World Bank staff survey highlights discontent with senior management

By Jeff Tyson 22 June 2015

World Bank President Jim Yong Kim speaks with staff in Lebanon during a visit to the financial institution’s office in Beirut. Results of the bank’s staff survey reveal a strong discontent with its senior leadership. Photo by: Dominic Chavez / World Bank / CC BY-NC-ND

Results of the latest — and long anticipated — World Bank employee engagement survey were made available to staff last week, and they highlighted strong discontent with senior leadership at the global financial institution.

With a notably high participation rate of 79 percent, the latest survey revealed a drop of confidence in senior management compared with the previous survey conducted in 2013.

Just 38 percent of survey participants indicated that the World Bank Group’s senior management “clearly communicates” the institution's “strategic priorities” — down 13 percentage points from the 2013 staff survey. In addition, only 33 percent indicated they have “a clear understanding of the direction in which [senior management] is leading [the World Bank Group] — down 9 percentage points. And 26 percent indicated senior management “creates a culture of openness and trust” — down 9 percentage points as well.

Further, just 34 percent indicated “confidence that the [World Bank Group] will take action on the engagement survey” — a drop of 11 percentage points from 2013.

These results come amid contentious reforms World Bank President Jim Yong Kim initiated across the global financial institution in 2013, which included a dramatic shift in structure as well as a $400 million cut in operational expenses that has necessitated staffing cuts.

They also follow a controversial investigation — initiated by the World Bank and undertaken by the law firm Locke Lord — of LGBTI activist and World Bank Senior Country Officer for the Maghreb Fabrice Houdart, who was accused of leaking a draft of the bank’s social and environmental safeguards. Houdart, a well-known critic of bank reforms and of senior management is regarded by many as a whistleblower who was unfairly singled out for leaking an internal document. While Houdart was cleared of leaking the “strictly confidential” safeguard document, the investigation found he leaked an “official-use only” document. As a result, Houdart was demoted and issued a salary cut.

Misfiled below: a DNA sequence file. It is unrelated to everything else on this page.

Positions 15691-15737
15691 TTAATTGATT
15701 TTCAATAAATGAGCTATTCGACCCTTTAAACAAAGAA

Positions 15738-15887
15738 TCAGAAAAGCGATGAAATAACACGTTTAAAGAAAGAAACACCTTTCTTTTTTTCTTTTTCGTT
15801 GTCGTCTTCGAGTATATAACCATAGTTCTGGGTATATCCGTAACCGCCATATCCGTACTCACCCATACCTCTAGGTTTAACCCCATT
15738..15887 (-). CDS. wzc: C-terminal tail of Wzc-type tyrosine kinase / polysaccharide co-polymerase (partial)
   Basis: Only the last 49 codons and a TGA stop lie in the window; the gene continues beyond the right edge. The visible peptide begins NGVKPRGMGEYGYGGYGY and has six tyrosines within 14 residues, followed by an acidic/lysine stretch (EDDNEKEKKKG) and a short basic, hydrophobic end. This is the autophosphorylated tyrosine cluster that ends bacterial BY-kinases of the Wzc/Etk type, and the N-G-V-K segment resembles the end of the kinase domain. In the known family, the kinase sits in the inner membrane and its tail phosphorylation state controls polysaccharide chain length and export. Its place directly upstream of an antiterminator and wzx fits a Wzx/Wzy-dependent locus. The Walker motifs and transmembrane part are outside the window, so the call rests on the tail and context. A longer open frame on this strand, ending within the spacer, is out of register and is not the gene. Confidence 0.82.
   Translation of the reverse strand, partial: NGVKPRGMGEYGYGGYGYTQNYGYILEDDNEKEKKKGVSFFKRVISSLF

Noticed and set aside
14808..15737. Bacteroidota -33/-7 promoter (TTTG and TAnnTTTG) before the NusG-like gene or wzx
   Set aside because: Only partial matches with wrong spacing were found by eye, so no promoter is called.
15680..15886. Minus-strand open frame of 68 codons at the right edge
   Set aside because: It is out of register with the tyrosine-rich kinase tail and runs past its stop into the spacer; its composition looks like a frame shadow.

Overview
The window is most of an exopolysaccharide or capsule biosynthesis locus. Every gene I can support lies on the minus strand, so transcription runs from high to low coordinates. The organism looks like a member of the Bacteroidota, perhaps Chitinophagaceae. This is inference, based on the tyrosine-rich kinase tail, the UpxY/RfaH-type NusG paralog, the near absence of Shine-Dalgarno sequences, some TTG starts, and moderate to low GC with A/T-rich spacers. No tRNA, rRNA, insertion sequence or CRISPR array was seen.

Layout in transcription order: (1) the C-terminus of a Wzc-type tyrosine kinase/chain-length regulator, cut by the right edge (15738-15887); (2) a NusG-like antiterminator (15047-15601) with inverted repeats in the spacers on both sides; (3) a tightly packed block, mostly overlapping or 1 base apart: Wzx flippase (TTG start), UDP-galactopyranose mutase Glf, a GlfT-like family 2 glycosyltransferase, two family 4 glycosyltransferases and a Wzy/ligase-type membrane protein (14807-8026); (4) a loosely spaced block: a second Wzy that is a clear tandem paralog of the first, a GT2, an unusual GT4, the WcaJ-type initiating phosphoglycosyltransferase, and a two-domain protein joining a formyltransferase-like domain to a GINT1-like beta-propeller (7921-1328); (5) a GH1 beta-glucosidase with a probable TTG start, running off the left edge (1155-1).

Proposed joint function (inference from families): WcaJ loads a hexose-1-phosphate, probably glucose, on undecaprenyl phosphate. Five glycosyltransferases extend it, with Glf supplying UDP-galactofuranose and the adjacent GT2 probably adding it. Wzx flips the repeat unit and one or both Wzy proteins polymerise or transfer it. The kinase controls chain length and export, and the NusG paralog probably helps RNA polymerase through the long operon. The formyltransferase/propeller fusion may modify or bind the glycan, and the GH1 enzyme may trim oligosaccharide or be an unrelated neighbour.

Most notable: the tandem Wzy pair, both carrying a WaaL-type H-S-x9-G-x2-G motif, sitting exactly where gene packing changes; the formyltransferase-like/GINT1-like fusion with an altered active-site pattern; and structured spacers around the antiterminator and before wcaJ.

Kim addressed staff in an internal message Thursday, after the survey results were made available and underscored his commitment to respond.

“As president of the institution, I’m accountable for not just what we deliver to our clients, but also the environment under which we work and the institution’s strategic directions moving forward,” Kim wrote. “I’m committed, together with other leaders across the bank group, to respond to your message and to make improvements.”

Kim wrote that he met with all World Bank Group vice presidents to discuss the results, and identified leadership, internal bank processes and career development as three key focus areas for immediate action.

“I and the senior management team have heard your feedback. We will do better,” the World Bank president stressed.

The Executive Committee of the World Bank Group Staff Association also responded to the survey results in an internal message to staff, calling them “sobering, humbling, embarrassing, humiliating, appalling and a number of other adjectives that could be added to the list.”

The committee added that if the survey’s results aren’t addressed in a timely manner, it could result in “serious institutional risk in terms of reputation, delivery and finances.” It called this “an excellent opportunity for senior management to take a step back and engage in some deep introspection,” adding that senior management needs to converse in particular with staff close to clients and make sure their voices are heard.

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About the author

Jeff tyson 400x400  1
Jeff Tyson@jtyson21

Jeff is a global development reporter for Devex. Based in Washington, DC, he covers multilateral affairs, U.S. aid and international development trends. He has worked with human rights organizations in both Senegal and the United States, and prior to joining Devex worked as a production assistant at National Public Radio. He holds a master's degree in journalism from Columbia University and a bachelor’s degree in international relations and French from the University of Rochester.


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